PICTURES: New Lake District exhibition celebrates dying nature words

A new photography exhibition at the childhood home of Lake District poet William Wordsworth celebrates the dying dialect words for Britain’s landscape.

The Word-Hoard: Love letters to our land, which opens at the National Trust’s Wordsworth House in Cockermouth tomorrow (11 March), has been guest-curated by award-winning nature writer Robert Macfarlane. It follows his 2015 bestseller Landmarks, which explored the regional dialect words connected to nature, terrain and weather.

The exhibition brings together some of Macfarlane’s favourite dialect nature words alongside 25 photographs of the British landscape by the author’s parents, Rosamund and John Macfarlane.

Watergaw

Watergaw (Rainbow, Scots). Photograph shows the view from Watergate, Lowestwater, towards Crummock Water (Lake District). Credit: Rosamund & John Macfarlane

Robert Macfarlane, who teaches English at Emmanuel College, Cambridge, said: “I spent two years gathering as many of our place-terms and nature-words as possible, from more than thirty languages and dialects around Britain and Ireland, and then releasing them back into imaginative circulation.

“Without words, the landscape can easily become a blandscape: generalised, indifferent, unobserved.”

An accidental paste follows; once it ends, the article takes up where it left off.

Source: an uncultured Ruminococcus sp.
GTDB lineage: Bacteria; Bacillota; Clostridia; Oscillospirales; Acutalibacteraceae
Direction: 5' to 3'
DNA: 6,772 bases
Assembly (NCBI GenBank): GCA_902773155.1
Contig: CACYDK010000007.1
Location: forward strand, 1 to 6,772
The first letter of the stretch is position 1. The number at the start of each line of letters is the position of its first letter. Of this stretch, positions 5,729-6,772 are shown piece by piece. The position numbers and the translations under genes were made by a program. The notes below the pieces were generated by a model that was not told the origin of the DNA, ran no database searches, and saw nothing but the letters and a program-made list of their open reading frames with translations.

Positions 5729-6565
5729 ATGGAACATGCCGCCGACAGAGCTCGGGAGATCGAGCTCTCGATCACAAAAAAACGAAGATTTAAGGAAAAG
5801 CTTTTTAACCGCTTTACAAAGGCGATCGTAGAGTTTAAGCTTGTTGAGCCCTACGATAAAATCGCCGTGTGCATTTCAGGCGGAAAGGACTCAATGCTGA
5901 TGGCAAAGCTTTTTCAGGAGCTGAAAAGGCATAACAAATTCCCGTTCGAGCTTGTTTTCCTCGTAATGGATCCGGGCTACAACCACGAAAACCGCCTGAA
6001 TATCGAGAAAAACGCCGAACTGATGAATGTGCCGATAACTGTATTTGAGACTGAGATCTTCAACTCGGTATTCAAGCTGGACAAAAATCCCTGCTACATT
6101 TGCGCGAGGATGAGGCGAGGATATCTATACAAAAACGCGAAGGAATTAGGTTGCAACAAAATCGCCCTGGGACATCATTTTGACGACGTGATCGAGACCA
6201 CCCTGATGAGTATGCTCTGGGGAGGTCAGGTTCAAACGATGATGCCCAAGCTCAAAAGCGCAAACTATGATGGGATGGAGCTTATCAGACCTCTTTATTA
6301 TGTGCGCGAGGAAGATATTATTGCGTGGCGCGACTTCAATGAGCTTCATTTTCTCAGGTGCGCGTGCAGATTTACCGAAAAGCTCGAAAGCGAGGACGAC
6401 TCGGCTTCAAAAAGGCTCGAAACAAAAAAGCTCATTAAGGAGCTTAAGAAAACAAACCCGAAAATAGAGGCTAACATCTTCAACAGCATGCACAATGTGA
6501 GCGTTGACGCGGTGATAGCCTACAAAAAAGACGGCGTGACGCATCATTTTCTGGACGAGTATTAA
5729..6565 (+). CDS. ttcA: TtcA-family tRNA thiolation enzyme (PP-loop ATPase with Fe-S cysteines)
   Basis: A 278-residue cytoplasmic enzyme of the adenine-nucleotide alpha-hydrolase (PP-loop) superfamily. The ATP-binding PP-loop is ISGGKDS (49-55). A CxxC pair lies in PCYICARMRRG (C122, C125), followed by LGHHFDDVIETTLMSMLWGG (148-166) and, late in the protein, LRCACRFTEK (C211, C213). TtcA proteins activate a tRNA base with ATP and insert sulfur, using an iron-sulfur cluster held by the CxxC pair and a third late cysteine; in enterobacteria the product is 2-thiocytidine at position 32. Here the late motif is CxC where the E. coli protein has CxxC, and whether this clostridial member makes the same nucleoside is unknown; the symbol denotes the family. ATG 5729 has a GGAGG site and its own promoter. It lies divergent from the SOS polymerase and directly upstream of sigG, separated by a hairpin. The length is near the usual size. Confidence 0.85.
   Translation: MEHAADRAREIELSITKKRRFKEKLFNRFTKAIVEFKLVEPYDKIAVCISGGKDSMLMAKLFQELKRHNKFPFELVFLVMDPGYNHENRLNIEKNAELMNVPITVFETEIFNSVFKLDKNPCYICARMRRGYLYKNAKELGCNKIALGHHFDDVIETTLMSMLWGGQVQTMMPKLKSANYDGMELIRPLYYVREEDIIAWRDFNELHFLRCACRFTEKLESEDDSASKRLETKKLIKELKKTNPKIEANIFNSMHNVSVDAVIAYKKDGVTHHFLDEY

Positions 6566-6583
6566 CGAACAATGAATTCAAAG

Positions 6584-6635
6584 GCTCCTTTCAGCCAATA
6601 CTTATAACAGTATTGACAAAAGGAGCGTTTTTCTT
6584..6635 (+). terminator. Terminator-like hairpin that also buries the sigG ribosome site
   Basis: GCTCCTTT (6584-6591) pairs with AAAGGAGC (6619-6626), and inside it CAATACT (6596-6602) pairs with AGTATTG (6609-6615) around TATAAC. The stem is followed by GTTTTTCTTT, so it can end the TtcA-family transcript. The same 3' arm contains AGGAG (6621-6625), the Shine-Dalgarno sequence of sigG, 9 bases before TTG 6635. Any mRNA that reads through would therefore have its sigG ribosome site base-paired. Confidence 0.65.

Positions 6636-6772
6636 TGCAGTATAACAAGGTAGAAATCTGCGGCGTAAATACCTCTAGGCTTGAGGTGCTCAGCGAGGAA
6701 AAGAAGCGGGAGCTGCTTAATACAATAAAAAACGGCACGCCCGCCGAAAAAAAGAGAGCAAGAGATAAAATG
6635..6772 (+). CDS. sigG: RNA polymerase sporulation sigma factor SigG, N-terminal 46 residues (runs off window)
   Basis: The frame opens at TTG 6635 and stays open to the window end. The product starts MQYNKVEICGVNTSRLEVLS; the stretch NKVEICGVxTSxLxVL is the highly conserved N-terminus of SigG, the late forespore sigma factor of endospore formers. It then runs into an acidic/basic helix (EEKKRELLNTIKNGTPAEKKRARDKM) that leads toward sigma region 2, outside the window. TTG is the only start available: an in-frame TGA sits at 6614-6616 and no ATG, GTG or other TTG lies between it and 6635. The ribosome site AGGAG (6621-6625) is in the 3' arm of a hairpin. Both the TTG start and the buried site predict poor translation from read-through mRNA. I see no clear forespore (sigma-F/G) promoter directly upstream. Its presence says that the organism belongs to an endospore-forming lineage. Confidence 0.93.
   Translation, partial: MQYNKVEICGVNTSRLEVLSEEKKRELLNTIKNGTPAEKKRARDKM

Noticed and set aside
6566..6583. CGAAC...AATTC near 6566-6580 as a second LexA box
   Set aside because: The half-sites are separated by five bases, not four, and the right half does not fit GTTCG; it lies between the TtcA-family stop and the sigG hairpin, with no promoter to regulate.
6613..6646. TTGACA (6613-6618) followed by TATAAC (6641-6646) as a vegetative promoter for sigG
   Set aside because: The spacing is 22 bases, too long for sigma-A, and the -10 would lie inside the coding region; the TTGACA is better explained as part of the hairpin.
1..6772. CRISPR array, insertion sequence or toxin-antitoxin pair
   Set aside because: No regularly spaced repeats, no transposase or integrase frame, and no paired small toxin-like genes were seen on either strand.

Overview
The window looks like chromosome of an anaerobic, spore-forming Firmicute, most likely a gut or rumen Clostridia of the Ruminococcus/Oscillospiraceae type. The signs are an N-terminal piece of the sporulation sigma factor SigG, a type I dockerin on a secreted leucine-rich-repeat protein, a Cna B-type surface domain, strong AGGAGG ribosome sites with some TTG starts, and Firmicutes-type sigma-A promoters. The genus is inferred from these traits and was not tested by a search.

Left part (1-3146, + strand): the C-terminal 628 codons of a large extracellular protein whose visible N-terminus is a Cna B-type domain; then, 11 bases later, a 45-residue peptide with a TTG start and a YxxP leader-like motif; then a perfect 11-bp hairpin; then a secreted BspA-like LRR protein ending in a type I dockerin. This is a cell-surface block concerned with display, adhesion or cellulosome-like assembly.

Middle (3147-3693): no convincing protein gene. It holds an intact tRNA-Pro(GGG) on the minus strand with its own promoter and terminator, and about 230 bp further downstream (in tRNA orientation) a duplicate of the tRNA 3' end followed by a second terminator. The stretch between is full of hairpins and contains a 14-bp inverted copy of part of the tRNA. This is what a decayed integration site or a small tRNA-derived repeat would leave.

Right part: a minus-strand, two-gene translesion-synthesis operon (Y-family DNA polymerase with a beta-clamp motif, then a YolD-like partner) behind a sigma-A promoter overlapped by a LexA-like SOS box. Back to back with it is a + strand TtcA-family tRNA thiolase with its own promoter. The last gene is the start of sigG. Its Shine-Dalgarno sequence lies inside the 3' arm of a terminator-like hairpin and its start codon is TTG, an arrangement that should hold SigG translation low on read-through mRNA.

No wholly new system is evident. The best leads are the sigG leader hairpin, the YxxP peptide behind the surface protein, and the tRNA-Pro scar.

The words in Macfarlane’s ‘hoard’ include shreep, an East Anglian word for mist clearing slowly, and sun-scald, a Sussex word for a patch of bright sunlight on water.

The Word-Hoard will be open daily, except Friday, until 3 September, and admission is included in entry to the house and garden.

For more see www.nationaltrust.org.uk/wordsworth-house.

Advertisements

Inside the National Trust – behind the scenes of Britain’s largest conservation charity

Starting Sunday 6 October, 12.25pm, ITV

This autumn, broadcast journalist Michael Buerk will rediscover some of Britain’s best loved landscapes, uncover hidden secrets and meet the people behind the scenes of the National Trust in a new 20 part series on ITV.

Europe’s largest conservation charity, welcomes over 20 million people every year to its 300 historic properties and an estimated 100 million to the coast and countryside in its care.  It has four million members and 70,000 volunteers.

Michael Buerk at Wimpole Hall in Cambridgeshire

Michael Buerk at Wimpole Hall in Cambridgeshire

The documentary series showcases six very diverse places, from the wildlife on the Farne Islands and the Lake District, to Georgian life at Wordsworth House and Garden, an insight into the Victorians at Cragside, life on a working estate at Wimpole and introduces the Strickland family who have lived at Sizergh in Cumbria for 700 years.

Continue reading